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This quote by Joel Spolsky resonated with me:

Which is better, XUL, Eclipse's SWT, or wxWindows? I don't know. They are all such huge worlds that I couldn't really evaluate them and tell. It's not enough to read the tutorials. You have to sweat and bleed with the thing for a year or two before you really know it's good enough... Unfortunately, for most projects, you have to decide on which world to use before you can write the first line of code, which is precisely the moment when you have the least information.

I'm enough of a perfectionist that I hate the thought of picking a framework for a new project without complete knowledge of what the best choice is, but the fact is that, as Joel says, there's no (practical) way to have complete knowledge of what the best choice is.

Right now I'm trying to pick a web framework. Right now, based on our target platforms and my judgment of various languages, I'd pick Python over Ruby, C# / ASP.NET, or Java / J2EE. Of the available Python frameworks, based on this SO question, I'd pick Pylons over Django. (Our intended projects are somewhat specialized, not content-related, so Pylons' flexibility sounds better than Django's CMS support and built-in admin. Our team has relatively little experience in any of the alternatives, so that's not a significant factor.)

But Django is substantially more popular than Pylons, and Ruby on Rails or ASP.NET are substantially more popular than Django. So what am I to conclude?

  1. The very popular choices are more popular because they're much better, so I should pick one of the more popular choices instead of what I'm currently planning.
  2. The very popular choices are not necessarily much better, but more popularity means better documentation, better community support, better add-ons, and an easier time finding developers with prior experience, so I should pick one of the more popular choices instead of what I'm currently planning.
  3. Any of the options would be good, so I should pick what sounds best for my target project without stressing about popularity.
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3 Answers 3

up vote 7 down vote accepted

Don't choose based on the community

Well, unless you're looking for good documentation and support.

Find something that you are comfortable with and use that. Then pray it has a decent user base so when you get stuck you aren't up a creek. If it doesn't have that, create the user base. Rip the source apart and figure out how it works so when other people have questions you can answer them.

That said, you're comparing ROR (Ruby) to Django (Python) and ASP.NET (.NET). There are different uses for each. Ruby people like ROR. Pyton people like Django. .NET developers will probably use ASP.NET. I don't see a lot of competition between languages, more like internal struggles. Compare CakePHP and CodeIgniter, or better yet, search SO for php framework and see what you come up with.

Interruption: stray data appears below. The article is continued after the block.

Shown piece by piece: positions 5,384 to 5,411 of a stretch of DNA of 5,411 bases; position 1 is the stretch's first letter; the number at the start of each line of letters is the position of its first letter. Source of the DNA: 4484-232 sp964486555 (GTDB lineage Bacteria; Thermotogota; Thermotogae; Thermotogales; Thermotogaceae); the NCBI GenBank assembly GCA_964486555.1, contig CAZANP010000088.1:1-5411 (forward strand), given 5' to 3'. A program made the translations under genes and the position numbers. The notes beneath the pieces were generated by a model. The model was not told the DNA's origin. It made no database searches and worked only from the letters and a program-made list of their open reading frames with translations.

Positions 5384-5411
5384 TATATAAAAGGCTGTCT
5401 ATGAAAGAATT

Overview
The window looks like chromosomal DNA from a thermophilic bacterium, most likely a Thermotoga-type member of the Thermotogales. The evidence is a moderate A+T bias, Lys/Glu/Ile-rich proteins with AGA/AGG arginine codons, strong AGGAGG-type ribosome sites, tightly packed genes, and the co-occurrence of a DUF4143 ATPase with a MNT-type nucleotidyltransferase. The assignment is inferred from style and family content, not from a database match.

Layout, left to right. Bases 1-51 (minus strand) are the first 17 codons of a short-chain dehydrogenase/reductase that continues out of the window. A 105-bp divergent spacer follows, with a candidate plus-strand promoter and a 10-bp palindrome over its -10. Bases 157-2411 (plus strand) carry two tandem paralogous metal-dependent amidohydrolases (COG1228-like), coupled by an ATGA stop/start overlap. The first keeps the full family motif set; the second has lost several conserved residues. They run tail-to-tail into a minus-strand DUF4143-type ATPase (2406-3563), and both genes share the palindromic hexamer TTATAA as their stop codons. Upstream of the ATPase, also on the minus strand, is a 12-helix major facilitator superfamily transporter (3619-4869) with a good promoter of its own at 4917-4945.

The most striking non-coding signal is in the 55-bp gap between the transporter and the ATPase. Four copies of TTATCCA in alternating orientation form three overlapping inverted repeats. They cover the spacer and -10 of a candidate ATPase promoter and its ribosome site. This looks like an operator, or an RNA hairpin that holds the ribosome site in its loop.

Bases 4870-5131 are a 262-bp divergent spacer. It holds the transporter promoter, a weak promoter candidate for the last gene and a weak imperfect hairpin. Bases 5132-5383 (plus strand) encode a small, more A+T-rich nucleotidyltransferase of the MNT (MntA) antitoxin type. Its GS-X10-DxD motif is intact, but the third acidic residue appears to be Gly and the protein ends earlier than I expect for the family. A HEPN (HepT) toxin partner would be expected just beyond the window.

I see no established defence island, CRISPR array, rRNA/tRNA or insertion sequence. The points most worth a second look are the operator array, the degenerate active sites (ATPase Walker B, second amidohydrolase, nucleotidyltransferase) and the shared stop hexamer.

I recently started work on a project, and the goal at the time was to use Java. Turns out I haven't done as much Java web development as I thought, heck there's a Struts 2 now. After playing with about eight different frameworks I settled on Play! Then ended up scrapping that a month later in favor of ditching Java and moving to Node.js.

My point is sometimes you aren't going to know until you start coding, and even then you might be up to your knees before you realize that your choice was really bad.

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Dive into the problem domain:

1. Write down the options known to you

You will miss a lot, but don't worry: you'll stumble upon more information in the process.

2. Write down how those options relate to each other

E.g. what are the programming language used, the supported operating system, system requirements? Is the project active? Is it written in OOP or FP?

You will miss a lot, but don't worry: you'll stumble upon more information in the process.

3. Write down how those properties relate to you

E.g. do you hate Perl or have no clue about Forth? What would be hard or impossible in practise? Are you comfortable about a database-dependency?

You will miss a lot, but don't worry: you'll stumble upon more information in the process.

4. Filter the options and try those options left

E.g. exclude all projects written in C# because you're a Mac guy. Exclude projects with a small user base.

Implement a dummy with the left options to gain more insights.

Start over with Step 1 if necessary.

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Pick a new and popular language. Python and Ruby are both new and popular. They both run on too many web servers to count. When it comes to a web framework pick the popular one for the language you chose (since the language is new, you can bet the framework is too).

Examples are few and far between:

1) Ruby on Rails 2) Python/Django

OK, so WHY popular? "What kind of a fool is this guy? Picking something just because the masses like it? If the other kids in kindergarten jumped off a cliff would you?"

Popular because you know that all kinds of folks with all kinds of problems to solve have used the language/framework combo to solve their problems. The language/framework has benefited from their bug reports and they've documented their experience in countless blogs. All because the language and framework were popular.

I'm not going to answer that last question ;)

Why new? Cause'. Cause the old languages didn't know that coding was to create. They thought coding was to structure code and data. Ruby and Python try to get out of the way.

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